There has never been a more pertinent time to advocate for such necessary change. According to a June 2021 Bully Pulpit Interactive poll released by the ACLU and the Drug Policy Alliance, 83% of American voters say the war on drugs has failed and 66% percent of voters support “eliminating criminal penalties for drug possession and reinvesting drug enforcement resources into treatment and addiction services.” According to a new poll released by Data for Progress, a strong majority of voters continue to support drug decriminalization in Oregon by a +22-point margin nearly two years after its passage, with majority support for the measure found in all parts of the state. Moreover, in Oregon, a strong bipartisan majority (72%, a +48-point lead) further believes addiction should be addressed through the public health system and not the criminal legal system.
Drug decriminalization is a sensible path forward given the amount of evidence that demonstrates the harms of drug criminalization and the need for a public health approach to drug use. We urge Members of Congress to support comprehensive federal legislation that ends the criminalization of drug possession, resentences and expunges convictions, invests in evidence-based public health approaches to drug use, eliminates the life-long collateral consequences of drug law violations, and protects people from legal system abuses.
For questions about anything included in this letter, please contact Hanna Sharif-Kazemi, Policy Coordinator at Drug Policy Alliance’s Office of Federal Affairs at firstname.lastname@example.org.
A Little Piece Of Light
A New PATH (Parents for Addiction Treatment & Healing)
Above and Beyond Family Recovery Center
AIDS Foundation Chicago
American Civil Liberties Union
American Friends Service Committee
Americans for Democratic Action (ADA)
Any Positive Change Inc.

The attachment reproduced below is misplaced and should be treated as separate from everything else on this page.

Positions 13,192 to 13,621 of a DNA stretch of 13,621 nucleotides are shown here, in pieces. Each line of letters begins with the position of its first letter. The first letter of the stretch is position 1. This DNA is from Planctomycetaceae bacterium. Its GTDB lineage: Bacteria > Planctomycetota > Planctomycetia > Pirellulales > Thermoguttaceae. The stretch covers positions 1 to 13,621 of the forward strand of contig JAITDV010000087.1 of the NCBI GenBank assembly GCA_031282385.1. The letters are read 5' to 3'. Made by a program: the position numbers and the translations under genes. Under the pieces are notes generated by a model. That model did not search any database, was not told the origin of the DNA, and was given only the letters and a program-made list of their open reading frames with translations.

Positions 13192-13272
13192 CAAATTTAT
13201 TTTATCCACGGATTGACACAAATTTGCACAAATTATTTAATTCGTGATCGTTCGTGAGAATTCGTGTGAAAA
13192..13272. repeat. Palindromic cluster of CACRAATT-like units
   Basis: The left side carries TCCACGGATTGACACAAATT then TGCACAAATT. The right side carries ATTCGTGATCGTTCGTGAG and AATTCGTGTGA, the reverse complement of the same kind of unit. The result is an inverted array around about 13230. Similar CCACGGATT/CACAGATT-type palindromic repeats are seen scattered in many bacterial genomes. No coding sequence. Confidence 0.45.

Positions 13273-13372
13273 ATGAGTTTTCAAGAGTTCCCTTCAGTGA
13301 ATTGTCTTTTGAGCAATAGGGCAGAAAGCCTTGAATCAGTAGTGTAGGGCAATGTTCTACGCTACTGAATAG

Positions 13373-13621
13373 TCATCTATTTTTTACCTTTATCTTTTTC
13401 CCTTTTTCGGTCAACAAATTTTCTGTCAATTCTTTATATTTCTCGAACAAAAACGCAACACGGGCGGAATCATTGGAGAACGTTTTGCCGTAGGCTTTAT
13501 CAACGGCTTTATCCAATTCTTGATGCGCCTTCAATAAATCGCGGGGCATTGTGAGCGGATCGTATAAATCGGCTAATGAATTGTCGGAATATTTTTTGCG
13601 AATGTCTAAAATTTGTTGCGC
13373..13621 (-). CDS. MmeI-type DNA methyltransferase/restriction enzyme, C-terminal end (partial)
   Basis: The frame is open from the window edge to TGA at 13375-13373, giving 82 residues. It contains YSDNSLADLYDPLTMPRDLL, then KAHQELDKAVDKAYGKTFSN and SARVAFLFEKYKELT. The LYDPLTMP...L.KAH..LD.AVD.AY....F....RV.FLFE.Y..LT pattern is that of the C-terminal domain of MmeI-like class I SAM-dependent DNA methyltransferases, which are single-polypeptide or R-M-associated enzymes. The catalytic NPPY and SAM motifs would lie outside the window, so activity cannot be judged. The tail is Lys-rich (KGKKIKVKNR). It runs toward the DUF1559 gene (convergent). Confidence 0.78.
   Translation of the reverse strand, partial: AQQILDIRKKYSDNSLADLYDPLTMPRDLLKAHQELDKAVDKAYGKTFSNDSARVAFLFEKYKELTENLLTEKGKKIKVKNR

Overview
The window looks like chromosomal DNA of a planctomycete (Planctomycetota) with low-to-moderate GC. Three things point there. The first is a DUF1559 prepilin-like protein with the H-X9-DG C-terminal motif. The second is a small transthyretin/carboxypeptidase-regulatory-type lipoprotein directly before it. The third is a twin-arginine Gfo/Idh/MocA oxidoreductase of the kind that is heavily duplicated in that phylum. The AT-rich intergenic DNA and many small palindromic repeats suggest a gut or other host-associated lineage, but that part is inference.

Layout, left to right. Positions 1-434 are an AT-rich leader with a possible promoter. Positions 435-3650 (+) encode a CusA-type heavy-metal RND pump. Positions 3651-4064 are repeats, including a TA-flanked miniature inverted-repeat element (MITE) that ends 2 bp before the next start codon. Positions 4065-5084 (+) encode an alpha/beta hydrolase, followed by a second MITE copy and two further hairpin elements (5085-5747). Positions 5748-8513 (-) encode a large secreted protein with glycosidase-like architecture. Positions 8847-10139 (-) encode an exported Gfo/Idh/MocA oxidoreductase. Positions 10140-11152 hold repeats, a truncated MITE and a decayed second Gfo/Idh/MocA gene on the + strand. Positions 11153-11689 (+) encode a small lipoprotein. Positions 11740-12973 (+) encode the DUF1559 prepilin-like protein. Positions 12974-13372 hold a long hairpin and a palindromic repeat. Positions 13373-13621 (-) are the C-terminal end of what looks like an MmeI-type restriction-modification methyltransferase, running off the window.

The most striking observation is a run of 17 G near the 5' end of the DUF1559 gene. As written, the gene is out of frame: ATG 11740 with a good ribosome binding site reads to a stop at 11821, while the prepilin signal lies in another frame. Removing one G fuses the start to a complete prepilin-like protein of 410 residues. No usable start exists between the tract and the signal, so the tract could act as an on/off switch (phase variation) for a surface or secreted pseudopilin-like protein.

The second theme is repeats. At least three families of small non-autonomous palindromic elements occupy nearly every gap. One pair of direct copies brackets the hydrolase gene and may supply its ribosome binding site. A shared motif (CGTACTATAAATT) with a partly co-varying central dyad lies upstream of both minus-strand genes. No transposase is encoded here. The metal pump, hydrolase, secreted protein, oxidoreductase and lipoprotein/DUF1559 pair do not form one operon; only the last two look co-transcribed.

Arkansas Community Organizations
Arlene & Michael Rosen Foundation
Aunt Rita’s Foundation
Ballroom We Care
Baltimore Harm Reduction Coalition
Being Alive - LA
Brave Technology Co-Op
California Pan Ethnic Health Network
Cannabis Equity Illinois Coalition
Caring Ambassadors Program
Cascade AIDS Project
Community Based Public Safety (CBPS) Collective
Center for Community Alternatives
Center for Housing & Health
Center for LGBTQ Economic Advancement & Research (CLEAR)
Chicago Drug Users' Union
Civil Rights Corps
College and Community Fellowship
Community Alliance on Prisons
Community Initiatives Inc.
Community Outreach Prevention and Education Network (COPE Network)
Citizens United for Rehabilitation of Errants (CURE)
Decriminalize Nature Michigan
Decriminalize Nature San Francisco
Defending Rights & Dissent
End Hep C SF
Equity and Transformation
Fair and Just Prosecution
Faith in Harm Reduction
Florida Harm Reduction Collective Inc.
Fruit of Labor Action Research & Technical Assistance, LLC
GLIDE Center for Social Justice
Grief Recovery After a Substance Passing (GRASP)/Broken No More
Harm Reduction Action Center
Harm Reduction Ohio
Health Justice Recovery Alliance
Health Not Prisons Collective
Homeless Health Care Los Angeles